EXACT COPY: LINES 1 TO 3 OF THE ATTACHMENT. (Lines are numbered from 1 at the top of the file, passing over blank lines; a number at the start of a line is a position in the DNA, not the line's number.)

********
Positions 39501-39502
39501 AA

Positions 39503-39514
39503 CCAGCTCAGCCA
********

Positions 39501-39502
39501 AA

Positions 39503-39514